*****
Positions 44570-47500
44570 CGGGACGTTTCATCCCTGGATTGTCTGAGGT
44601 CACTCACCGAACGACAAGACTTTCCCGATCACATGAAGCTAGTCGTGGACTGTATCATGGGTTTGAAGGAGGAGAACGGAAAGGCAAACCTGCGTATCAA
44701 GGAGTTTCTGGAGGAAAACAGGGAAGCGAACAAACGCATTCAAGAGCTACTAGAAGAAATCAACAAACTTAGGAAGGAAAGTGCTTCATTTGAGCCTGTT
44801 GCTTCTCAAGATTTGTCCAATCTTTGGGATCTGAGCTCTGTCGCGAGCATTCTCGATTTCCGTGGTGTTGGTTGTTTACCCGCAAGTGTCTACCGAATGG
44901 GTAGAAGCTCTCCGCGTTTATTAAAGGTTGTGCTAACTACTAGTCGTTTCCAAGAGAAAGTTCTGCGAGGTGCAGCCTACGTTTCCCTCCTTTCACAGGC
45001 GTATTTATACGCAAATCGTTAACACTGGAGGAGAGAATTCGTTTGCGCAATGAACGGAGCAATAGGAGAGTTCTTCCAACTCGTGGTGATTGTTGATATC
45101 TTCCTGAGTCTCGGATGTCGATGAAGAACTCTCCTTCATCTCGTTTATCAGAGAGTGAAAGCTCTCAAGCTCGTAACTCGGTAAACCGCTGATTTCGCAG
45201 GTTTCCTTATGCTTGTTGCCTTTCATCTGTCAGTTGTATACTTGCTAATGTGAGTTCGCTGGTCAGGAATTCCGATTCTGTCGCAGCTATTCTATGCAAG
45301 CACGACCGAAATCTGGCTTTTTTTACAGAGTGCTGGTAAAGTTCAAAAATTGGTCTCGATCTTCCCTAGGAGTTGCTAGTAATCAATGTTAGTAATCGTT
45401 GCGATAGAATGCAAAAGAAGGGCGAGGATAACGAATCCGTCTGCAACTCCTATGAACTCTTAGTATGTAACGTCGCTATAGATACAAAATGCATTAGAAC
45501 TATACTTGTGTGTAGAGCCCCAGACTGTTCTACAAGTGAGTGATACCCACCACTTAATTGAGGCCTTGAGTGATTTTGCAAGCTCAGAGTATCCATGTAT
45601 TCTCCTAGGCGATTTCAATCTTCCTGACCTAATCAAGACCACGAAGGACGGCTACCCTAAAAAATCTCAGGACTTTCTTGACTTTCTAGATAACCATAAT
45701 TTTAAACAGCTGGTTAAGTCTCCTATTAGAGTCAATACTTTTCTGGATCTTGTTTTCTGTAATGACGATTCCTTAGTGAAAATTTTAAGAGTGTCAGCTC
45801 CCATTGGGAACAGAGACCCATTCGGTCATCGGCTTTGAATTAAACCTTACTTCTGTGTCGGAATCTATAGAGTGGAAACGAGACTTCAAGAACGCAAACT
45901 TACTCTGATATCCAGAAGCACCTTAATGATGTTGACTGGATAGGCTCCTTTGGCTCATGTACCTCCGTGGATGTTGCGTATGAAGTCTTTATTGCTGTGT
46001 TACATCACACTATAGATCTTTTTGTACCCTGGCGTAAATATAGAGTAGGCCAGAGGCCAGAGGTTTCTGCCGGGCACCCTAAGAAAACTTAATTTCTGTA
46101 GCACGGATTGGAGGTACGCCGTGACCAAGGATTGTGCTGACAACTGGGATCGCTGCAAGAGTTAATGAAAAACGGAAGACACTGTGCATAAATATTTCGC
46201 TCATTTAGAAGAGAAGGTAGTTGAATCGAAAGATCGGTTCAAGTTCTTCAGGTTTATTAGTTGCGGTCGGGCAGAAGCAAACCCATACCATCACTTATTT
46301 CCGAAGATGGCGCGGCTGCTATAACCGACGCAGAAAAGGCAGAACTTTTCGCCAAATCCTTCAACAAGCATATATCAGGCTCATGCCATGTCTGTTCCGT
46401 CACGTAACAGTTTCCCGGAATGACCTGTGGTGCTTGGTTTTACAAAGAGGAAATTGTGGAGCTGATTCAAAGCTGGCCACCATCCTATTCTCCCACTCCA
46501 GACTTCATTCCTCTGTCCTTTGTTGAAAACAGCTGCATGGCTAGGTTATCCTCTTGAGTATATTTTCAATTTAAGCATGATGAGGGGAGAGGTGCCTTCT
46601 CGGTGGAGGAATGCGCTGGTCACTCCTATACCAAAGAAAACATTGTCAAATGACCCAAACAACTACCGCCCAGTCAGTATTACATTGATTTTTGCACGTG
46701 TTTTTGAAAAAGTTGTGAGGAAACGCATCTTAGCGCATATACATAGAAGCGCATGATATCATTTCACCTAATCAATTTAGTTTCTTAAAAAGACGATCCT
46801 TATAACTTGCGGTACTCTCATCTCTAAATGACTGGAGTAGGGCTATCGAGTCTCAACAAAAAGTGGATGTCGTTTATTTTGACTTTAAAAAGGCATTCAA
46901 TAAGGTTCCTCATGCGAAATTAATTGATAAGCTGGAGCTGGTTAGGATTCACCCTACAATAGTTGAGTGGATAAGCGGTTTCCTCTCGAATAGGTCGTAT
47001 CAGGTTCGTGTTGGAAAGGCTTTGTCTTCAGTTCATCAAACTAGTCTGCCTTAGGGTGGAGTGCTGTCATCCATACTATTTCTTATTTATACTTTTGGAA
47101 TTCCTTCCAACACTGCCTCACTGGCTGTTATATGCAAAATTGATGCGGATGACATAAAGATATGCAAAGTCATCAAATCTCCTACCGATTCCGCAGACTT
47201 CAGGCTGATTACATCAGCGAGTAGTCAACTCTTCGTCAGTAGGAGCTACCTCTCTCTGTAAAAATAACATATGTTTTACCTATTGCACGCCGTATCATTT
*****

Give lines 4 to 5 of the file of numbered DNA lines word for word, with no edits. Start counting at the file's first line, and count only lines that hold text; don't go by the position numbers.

44701 GGAGTTTCTGGAGGAAAACAGGGAAGCGAACAAACGCATTCAAGAGCTACTAGAAGAAATCAACAAACTTAGGAAGGAAAGTGCTTCATTTGAGCCTGTT
44801 GCTTCTCAAGATTTGTCCAATCTTTGGGATCTGAGCTCTGTCGCGAGCATTCTCGATTTCCGTGGTGTTGGTTGTTTACCCGCAAGTGTCTACCGAATGG